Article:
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Many universities refuse to reduce spring tuition costs as classes move online

Students say they resent paying full-price without classroom, campus experience

As nearly all colleges and universities nationwide shut down to help stymie a widespread COVID-19 outbreak, most students have been forced to leave their dorms and transition to online classes.

Some universities have agreed to reduce room and board fees in the wake of the unprecedented changes, but officials are standing firm on maintaining standard tuition fees.

Thousands of college students have called on school officials to lower spring tuition costs, arguing online classes are not equivalent to in-person sessions and many other on-campus perks. Many school administrators have so far refused to adjust these charges.

“There will not be any adjustments to tuition and fees. Students are encouraged to work with their professors if they need additional accommodations to complete their coursework,” University of Colorado Boulder spokesperson Deborah Méndez Wilson told The College Fix.

CU Boulder charges undergraduates as much as $19,971 for semester tuition fees.

CU Boulder is not alone. Stanford, Harvard, Tufts, UC San Diego and many other institutions are telling students — and parents — spring tuition costs will not be lowered.

At Stanford University, a March 16 memo tells students “there will not be tuition discounts for spring quarter.”

Stanford’s quarterly undergraduate tuition costs are $17,619.

“We realize that for many students, there is disappointment that the experience of online instruction will not be the same as the Stanford experience they have come to expect. If a student feels that a spring quarter with online instruction will not meet their expectations, they have the option to take a leave of absence for spring quarter and re-enroll at a later date,” the memo states.

The Stanford Daily student newspaper replied with an editorial headlined “a discounted education should not be sold at full price.” It noted “a reduction in spring tuition is necessary to accurately reflect the inevitable limitations in the educational quality of online-only classes.”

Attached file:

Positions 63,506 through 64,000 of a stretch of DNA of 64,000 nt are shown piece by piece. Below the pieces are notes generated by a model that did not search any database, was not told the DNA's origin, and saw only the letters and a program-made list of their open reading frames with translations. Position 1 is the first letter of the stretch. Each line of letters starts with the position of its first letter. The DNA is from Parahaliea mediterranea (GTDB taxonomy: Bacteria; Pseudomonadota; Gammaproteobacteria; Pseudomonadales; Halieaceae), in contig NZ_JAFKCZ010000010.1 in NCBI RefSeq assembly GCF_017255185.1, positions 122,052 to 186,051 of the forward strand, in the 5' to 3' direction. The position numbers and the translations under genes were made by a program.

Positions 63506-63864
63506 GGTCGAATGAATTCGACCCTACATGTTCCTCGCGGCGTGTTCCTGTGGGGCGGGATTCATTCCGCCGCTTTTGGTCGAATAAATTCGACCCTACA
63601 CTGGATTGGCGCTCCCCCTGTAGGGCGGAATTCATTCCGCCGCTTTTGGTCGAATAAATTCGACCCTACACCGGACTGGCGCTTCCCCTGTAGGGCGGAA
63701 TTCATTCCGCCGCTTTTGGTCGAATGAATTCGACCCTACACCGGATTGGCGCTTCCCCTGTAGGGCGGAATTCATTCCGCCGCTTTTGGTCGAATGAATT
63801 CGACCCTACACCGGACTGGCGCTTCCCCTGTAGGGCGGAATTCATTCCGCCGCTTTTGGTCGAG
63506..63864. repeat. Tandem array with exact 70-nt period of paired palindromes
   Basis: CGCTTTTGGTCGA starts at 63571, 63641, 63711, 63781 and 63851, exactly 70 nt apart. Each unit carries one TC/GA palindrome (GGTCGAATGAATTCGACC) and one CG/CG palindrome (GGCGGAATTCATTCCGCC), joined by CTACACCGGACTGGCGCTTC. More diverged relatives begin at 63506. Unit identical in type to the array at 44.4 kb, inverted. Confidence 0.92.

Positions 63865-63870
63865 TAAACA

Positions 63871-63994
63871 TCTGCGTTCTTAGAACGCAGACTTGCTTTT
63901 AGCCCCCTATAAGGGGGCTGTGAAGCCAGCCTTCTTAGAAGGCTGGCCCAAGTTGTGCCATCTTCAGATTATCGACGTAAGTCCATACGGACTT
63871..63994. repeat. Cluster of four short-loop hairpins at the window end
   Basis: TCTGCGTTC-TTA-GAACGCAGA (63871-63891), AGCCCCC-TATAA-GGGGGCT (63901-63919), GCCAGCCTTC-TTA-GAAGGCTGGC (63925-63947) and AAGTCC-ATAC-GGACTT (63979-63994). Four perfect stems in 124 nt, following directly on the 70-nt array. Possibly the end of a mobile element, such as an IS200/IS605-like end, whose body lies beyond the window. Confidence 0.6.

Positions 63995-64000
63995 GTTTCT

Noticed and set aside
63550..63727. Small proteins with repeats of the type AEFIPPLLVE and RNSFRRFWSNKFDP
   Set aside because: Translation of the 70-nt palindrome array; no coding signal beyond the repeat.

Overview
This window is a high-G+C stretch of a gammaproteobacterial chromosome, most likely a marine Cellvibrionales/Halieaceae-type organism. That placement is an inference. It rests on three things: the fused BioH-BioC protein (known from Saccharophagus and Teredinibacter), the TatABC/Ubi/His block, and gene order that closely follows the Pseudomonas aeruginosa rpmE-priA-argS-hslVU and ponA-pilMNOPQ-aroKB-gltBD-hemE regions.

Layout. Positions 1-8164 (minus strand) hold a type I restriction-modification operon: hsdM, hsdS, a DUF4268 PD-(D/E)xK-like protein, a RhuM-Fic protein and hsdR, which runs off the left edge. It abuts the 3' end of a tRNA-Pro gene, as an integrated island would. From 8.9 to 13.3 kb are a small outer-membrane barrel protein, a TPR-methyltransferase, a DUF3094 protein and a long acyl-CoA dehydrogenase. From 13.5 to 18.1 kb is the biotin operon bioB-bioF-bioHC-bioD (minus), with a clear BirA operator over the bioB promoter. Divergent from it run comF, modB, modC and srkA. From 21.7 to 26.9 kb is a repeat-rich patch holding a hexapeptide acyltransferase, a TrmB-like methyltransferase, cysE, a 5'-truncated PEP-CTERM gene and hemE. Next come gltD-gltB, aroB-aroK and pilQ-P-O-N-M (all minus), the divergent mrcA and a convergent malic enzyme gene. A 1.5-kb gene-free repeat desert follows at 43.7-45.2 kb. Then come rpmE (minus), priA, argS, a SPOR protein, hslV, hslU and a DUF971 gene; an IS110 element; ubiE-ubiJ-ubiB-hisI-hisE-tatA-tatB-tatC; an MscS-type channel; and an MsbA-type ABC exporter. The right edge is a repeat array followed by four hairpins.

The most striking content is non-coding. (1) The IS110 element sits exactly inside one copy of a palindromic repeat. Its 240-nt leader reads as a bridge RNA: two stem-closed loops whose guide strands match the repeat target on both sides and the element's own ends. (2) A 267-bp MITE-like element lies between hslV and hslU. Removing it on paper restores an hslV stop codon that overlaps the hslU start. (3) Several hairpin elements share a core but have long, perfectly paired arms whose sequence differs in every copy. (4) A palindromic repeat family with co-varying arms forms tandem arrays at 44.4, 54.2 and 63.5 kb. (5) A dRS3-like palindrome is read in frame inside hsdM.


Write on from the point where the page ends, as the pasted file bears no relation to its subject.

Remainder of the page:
Harvard is also standing firm on its tuition. Its FAQ page states that “our goal is to ensure that instruction continues throughout the semester. In that case, as long as instruction continues, tuition will not be refunded.”

Tufts reportedly will also not offer any money back on tuition after students leave campus and transition to online-only education. On the West Coast, UC San Diego classes moved online, and tuition fees there also remained the same.

“Consistent with guidance from the UC Office of the President, for all enrolled students, tuition and fees remain unchanged as the campus remains operational,” states the university’s coronavirus info page.

Meanwhile, a petition calling for lower fees at UCSD has amassed more than 21,800 signatures. A UCSD spokesperson did not respond to The College Fix’s requests for comment.

At University of California Irvine, another petition demands lower tuition rates.

“It’s not fair that we should be charged full tuition. We pay money for going to classes, seeing professors and having one to one meetings during office hours,” said freshman Rose Oganesian, who started the petition, to EdSource.

“If I had wanted to go to an online school, I would have done that,” she said.

Reportedly, UC Irvine is considering room and board refunds, but will not lower tuition fees.

EdSource reports that UC Irvine spokesman Tom Vasich defended the decision, saying that students “will still be getting instruction from University of California instructors” that counts toward graduation.

While many universities are not willing to reduce tuition rates, some schools have offered a partial refund on room and board. Campuses such as Stanford, Harvard and UCSD are among them.

Ohio State University conceded room and board refunds after more than 25,000 people signed a petition demanding service refunds.

“While the spread of the 2019 novel coronavirus is ultimately out of the control of the university, it is completely unreasonable for the student body to pay the full cost of tuition and, if applicable, housing,” demanded the petition.

OSU has yet to announce any refunds of its tuition fees.

As for CU Boulder, Méndez Wilson, told The College Fix the school would not reimburse any room and board or tuition funds.

“The university is open, and our housing and dining services will continue to serve and support our students. Penalties for cancellation of housing contracts are being waived, but spring room and board rates are not being refunded or prorated.”

Mendez Wilson explained that, “Students’ $300 deposit will be refunded at the end of the semester, unless they withdraw from the university.”

MORE: How COVID-19 may pop the higher education bubble

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About the Author
Erin is a senior political science major at Grove City College. She writes weekly for her school paper, The Collegian, and is secretary for Grove City’s Young Americans for Freedom chapter. She interned for and contributes to the American Spectator and interned in Washington last summer for Senator Pat Toomey.

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